God has spoken to us in many ways (clouds, dreams, burning bushes) and through prophets in an attempt to bring us back into relationship with him, back into full communion. But now he speaks to us by his Son, Jesus, the exact imprint of God. Jesus is the right word, and not only the right word, but THE Word that people need to hear. Today the gospel tells us of a time when sinners and tax collectors recognized this and came to hear that word.

We are part of the body of Christ. Do we live in such a way, do we speak in such a way, that people around us come to listen to the word of God as spoken through us? If not, then we need to ask ourselves how we can better speak the word of God so people will want to hear it.

So that's the first part, that people were coming to listen to Jesus.

The second part is that Jesus welcomed and ate with those outcasts. This obviously upset the Scribes and Pharisees, but it didn't bother Jesus. If people come to listen to the word spoken, we must then work on welcoming them. I don't know what that welcome looked like for Jesus, but I have an idea of what it looks like for us.

Welcoming means more than handing them a bulletin and saying, “Good morning.” If we see an unfamiliar face, it means introducing yourself with your name and, “I don't believe we've met.” If it turns out they are visiting, it means asking if they are familiar with the Episcopal church and/or service. If they are unfamiliar with our liturgy, it means asking if they would like to be seated next to a parishioner. It means that if a visitor is seated next to you, you make sure they're on the right page in the right book – maybe even handing them yours first. It means inviting them to coffee hour, and then not abandoning them. It means recognizing that crying babies in church are signs of growth and should be celebrated. It means wearing your name tag.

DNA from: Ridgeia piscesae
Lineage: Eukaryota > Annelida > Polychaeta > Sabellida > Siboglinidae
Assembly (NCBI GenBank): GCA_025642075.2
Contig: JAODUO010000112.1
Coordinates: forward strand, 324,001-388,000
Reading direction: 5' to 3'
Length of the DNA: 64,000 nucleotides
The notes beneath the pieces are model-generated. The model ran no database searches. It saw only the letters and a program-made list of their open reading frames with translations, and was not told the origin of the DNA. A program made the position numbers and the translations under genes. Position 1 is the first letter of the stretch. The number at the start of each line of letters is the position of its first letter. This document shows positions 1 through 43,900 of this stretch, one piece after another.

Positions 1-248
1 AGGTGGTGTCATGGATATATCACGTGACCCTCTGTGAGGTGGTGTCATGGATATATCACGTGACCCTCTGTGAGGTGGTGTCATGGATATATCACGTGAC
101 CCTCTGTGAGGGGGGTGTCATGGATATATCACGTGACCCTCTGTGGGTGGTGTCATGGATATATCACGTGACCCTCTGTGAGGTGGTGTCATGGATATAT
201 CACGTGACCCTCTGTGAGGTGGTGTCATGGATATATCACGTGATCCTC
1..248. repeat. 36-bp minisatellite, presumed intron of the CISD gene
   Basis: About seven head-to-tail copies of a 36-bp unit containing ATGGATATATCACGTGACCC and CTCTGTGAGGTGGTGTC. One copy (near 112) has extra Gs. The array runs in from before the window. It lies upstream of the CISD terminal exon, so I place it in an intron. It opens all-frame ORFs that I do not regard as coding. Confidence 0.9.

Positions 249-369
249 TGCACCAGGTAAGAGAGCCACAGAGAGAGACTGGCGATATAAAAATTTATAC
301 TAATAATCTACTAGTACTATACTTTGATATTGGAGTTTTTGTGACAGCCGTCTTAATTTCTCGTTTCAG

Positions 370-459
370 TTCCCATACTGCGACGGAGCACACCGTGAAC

These are all things we do fairly well. After all, it's part of living into our mission to Worship, Welcome, Serve, and Encourage. But just because we do it well most of the time doesn't mean we do it well all of the time. Which is why we need to be constantly reminded to be hospitable and welcoming – so that that part of our mission doesn't get neglected.

And when we truly welcome those who come into our midst, we just might find we fall on the wrong side of the religious judges wondering why we eat and welcome sinners and others of their ilk. The only truly acceptable answer to that question is, “Because Jesus did it.”

Today the gospel passage is focused on finding and rejoicing over the one that was lost and then found. But before we get there, we must pay attention to how this passage starts. It starts by recognizing we are all sinners, so we shouldn't be quick to condemn others. It starts by understanding that, like Jesus was the reflection of God's glory, we are the reflection of Jesus Christ, and we should live lives that reflect Jesus in such a way that others will want to draw near to hear the word of God. It starts with us being willing to welcome those other people into our midst.

And if we do those things well, then I believe the lost will be found and there will be much rejoicing.